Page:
When my CSA box arrived this week containing a beautiful bunch of collard greens, I immediately started craving southern food. I’m not talking about Paula Deen’s mayonnaise and jell-o “salad” version of southern food. I’m talking about the good stuff: greens and cornbread and black-eyed peas. You know, the stuff that is actually kind of good for you (depending, of course, on how much butter, bacon, ham hock, etc. you add to the mix.) Unlike most of the South, I don’t use any meat in my greens, and I don’t cook them to death. I like them plain and simple with salt, pepper and a tiny touch of red wine vinegar added at the end. It wasn’t a huge bunch of collards so I combined it with the dandelion greens that also came in this week’s box. They added a nice spiciness to the dish. I had some cheddar cheese sitting in the fridge so I used that to make cheddar grits (okay, I didn’t actually have any grits so I used polenta instead – close enough.) I also made blackened catfish and a simple succotash using fava beans (also from the box) in place of lima beans. Other than the butter and cheese in the grits, this was a pretty healthy southern meal.

So, what wine can you serve with southern food? The simple answer is probably beer. Since southern food is sometimes quite spicy, particularly dishes of Cajun or Creole origin such as my blackened catfish, it can be a tough cuisine to match with wine. That said, there are certainly wines out there that can be paired with southern food, especially if you, like me, aren’t too concerned with perfect wine-food pairings. One year, for Christmas, we did a Cajun-themed dinner, and the gentleman at the wine shop recommended serving a fruity, spicy Shiraz. That worked out quite nicely. However, with it being summertime, I think the perfect wine to serve with a southern meal right now is a nice, dry rosé. Rosés are known for being extremely food friendly. They are sometimes called picnic wines because they can be served with such a wide range of foods (the nickname also refers to the fact that they are ideal for casual occasions; these are not overly serious wines.)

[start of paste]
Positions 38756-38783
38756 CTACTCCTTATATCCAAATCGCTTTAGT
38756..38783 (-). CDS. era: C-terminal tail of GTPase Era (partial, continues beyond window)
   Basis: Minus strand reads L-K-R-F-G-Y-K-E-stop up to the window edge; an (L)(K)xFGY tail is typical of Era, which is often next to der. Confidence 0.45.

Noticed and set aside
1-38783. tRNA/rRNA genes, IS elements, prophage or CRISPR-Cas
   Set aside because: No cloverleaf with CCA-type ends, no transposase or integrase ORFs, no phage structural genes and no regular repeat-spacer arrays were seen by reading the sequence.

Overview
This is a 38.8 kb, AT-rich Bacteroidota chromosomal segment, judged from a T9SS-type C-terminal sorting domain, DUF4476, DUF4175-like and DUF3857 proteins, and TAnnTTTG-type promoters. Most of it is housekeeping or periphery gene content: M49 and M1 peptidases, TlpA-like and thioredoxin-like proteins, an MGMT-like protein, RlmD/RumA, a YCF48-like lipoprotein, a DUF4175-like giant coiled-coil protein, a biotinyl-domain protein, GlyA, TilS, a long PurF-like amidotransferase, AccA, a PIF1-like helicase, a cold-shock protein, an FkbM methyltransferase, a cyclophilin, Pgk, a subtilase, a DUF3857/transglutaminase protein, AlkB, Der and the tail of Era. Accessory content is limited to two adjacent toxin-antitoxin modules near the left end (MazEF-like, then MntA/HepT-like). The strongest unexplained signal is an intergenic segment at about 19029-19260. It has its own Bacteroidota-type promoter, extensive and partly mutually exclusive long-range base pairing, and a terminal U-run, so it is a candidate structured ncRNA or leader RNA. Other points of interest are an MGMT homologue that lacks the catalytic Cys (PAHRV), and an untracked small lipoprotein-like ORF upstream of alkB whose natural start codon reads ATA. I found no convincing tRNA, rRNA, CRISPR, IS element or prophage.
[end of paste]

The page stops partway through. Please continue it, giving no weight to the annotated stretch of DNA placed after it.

I picked out a bottle of Domaine de la Petite Cassagne 2007 Costières de Nîmes Rosé from the huge rosé display at my store. This wine comes from the Costières de Nîmes appellation in southern France, an appellation known for having a very distinctive soil that consists primarily of round pebbles. Red wine predominates in this area followed by rosé. Only a very small percentage of white wine is produced. Syrah, Grenache, Mourvèdre, Carignan and Cinsault are the primary grapes. The Domaine de la Petite Cassagne Rosé, in fact, is made using nearly all of these grapes: it consists of 50% Grenache, 15% Syrah, 20% Cinsault, and 15% Mourvedre. This is truly a hand-crafted wine. Not only are the grapes grown organically and in small quantities, specific vines are designated for rosé production only and are pruned and picked in such a way as to produce the best rosé possible (unlike at many wineries where rosé is more of an afterthought.)

The wine is a bit darker in color than other rosés, though not quite as dark as the Chateau Ste Michelle 2006 Nellie’s Garden Dry Rosé that I featured last year. I really like rosés that are on the darker side since that usually means that they will have a bit more heft to them; they are still closer to a white than a red, but you get a bit more of the complexity that people normally associate with red wine. Strawberries and sweet herbs, such as tarragon and anise, are the common descriptions used for this wine. Refreshing and gulpable are two words that come to my mind (but, at 13.5% alcohol – higher than you might expect for a rosé – you’d probably be better off sipping rather than gulping.) It was a great wine to serve with my southern meal. The spiciness of the catfish didn’t overwhelm the wine at all and, because it was a slightly heavier rosé, it was able to cut through the richness of the cheddar grits quite nicely. It’s summertime, pick up a bottle of rosé!

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